St. John’s Episcopal Church
207 Albany Avenue, Kingston, NY 12401

Sermons

  • Will You Follow Me?

    June 26, 2022

    Up until a few years ago, I had never really done any gardening. I dabbled in it when I lived in Michigan, planting some beans and flowers in a pot on my apartment patio and being mesmerized by the result of eating something I’d grown. But in the spring of 2019, when Ana and I put in our herb garden, I started to realize just how much fun it could be to grow things. We bought a raised bed, bought some good soil, bought a nice range of herbs, and then spent the rest of that summer being awed by the beauty and fragrance and usefulness of this small undertaking.

    And I remember that summer, Ana kept talking about growing things from seed. This is something I had never done before and I was intimidated by the idea. To grow something from seed… that meant that I needed to develop the right growing conditions for something that wasn’t already a mature plant. And I had to put a seed in soil and trust that it would grow. Into something that was not a seed. And I had to have some idea how to help it along and make sure it kept growing.

    I had had hobbies before where I just thought it was an interesting thing to learn about and think about for a time. But I knew that sowing seeds and having an actual vegetable garden was more than just a hobby. As I watched episodes of Gardener’s World, a TV show from Britain hosted by just about everyone’s favorite gardener in the English-speaking world, Monty Don… the more I realized that there was a lot to learn. And that the entire endeavor was going to take a real commitment.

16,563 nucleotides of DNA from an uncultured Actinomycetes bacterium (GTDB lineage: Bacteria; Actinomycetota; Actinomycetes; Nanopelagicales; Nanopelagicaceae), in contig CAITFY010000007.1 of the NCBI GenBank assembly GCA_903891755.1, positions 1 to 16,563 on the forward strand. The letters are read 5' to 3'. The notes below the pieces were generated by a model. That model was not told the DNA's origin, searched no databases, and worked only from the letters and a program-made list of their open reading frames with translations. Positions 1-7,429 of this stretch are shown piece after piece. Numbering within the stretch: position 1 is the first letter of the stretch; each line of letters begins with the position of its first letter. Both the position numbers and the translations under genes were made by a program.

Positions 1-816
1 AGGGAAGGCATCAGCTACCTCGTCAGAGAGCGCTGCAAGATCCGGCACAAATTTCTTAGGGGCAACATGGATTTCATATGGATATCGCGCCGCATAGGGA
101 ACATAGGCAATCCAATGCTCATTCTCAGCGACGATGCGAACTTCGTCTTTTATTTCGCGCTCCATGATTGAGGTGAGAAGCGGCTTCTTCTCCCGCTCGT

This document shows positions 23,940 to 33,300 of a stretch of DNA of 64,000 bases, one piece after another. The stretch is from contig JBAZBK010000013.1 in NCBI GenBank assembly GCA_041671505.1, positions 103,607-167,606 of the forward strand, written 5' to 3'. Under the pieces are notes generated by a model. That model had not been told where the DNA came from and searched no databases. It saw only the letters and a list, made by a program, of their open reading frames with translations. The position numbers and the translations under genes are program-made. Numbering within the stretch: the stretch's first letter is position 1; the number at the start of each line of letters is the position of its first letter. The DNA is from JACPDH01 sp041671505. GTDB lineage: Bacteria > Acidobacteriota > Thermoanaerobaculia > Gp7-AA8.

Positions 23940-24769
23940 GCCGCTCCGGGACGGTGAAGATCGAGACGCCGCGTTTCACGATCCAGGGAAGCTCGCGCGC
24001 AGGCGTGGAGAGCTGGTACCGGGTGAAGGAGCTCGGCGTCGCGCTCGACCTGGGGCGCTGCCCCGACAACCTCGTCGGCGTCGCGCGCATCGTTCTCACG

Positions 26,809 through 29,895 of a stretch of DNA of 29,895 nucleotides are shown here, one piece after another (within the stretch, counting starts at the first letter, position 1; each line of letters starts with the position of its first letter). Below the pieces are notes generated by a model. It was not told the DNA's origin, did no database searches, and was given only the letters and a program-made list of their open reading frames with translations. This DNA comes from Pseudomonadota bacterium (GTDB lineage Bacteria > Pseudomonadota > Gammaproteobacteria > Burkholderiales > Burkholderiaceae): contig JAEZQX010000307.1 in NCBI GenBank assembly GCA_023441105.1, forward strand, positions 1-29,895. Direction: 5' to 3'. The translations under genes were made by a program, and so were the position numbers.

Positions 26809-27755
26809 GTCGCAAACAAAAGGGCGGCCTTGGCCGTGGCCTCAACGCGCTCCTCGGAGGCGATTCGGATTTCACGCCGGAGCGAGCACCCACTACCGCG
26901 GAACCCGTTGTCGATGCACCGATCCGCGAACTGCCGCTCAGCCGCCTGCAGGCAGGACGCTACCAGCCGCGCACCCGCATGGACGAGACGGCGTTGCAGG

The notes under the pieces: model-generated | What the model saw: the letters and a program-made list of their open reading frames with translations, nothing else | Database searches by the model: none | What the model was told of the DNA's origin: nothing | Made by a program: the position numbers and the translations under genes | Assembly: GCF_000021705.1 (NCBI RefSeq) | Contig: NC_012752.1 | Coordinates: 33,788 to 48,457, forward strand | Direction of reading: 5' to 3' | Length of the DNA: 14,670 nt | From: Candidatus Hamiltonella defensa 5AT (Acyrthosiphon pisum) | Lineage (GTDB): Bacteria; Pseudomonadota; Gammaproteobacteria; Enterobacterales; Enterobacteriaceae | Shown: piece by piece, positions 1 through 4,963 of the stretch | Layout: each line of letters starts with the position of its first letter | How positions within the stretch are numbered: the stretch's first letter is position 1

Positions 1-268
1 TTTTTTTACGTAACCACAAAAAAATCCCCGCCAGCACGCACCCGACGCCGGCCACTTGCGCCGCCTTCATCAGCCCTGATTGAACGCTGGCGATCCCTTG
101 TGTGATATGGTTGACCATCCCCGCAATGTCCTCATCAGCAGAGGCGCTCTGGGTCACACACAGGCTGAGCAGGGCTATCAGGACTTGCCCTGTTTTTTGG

I think today’s message from Luke’s Gospel is a challenging one. Because Jesus is letting his disciples know just what it means to follow him, what it means to make a commitment to this path, the Way of Love. Jesus, himself, has already committed. Jesus has “set his face to go to Jerusalem,” which means that he knew the depth of the commitment he was making.

    So when his disciples were walking with him along the road, moving towards the culmination of his commitment, and they said things like, “I will follow you wherever you go.” From his response, I think Jesus was thinking something like: “Really? Will you really follow me wherever I go? Do you even understand what’s about to happen to me?… I have nowhere to lay my head. I have no rest from this commitment. I cannot take a vacation. It will take everything I have. This is my entire life. Indeed, the rest of my life.”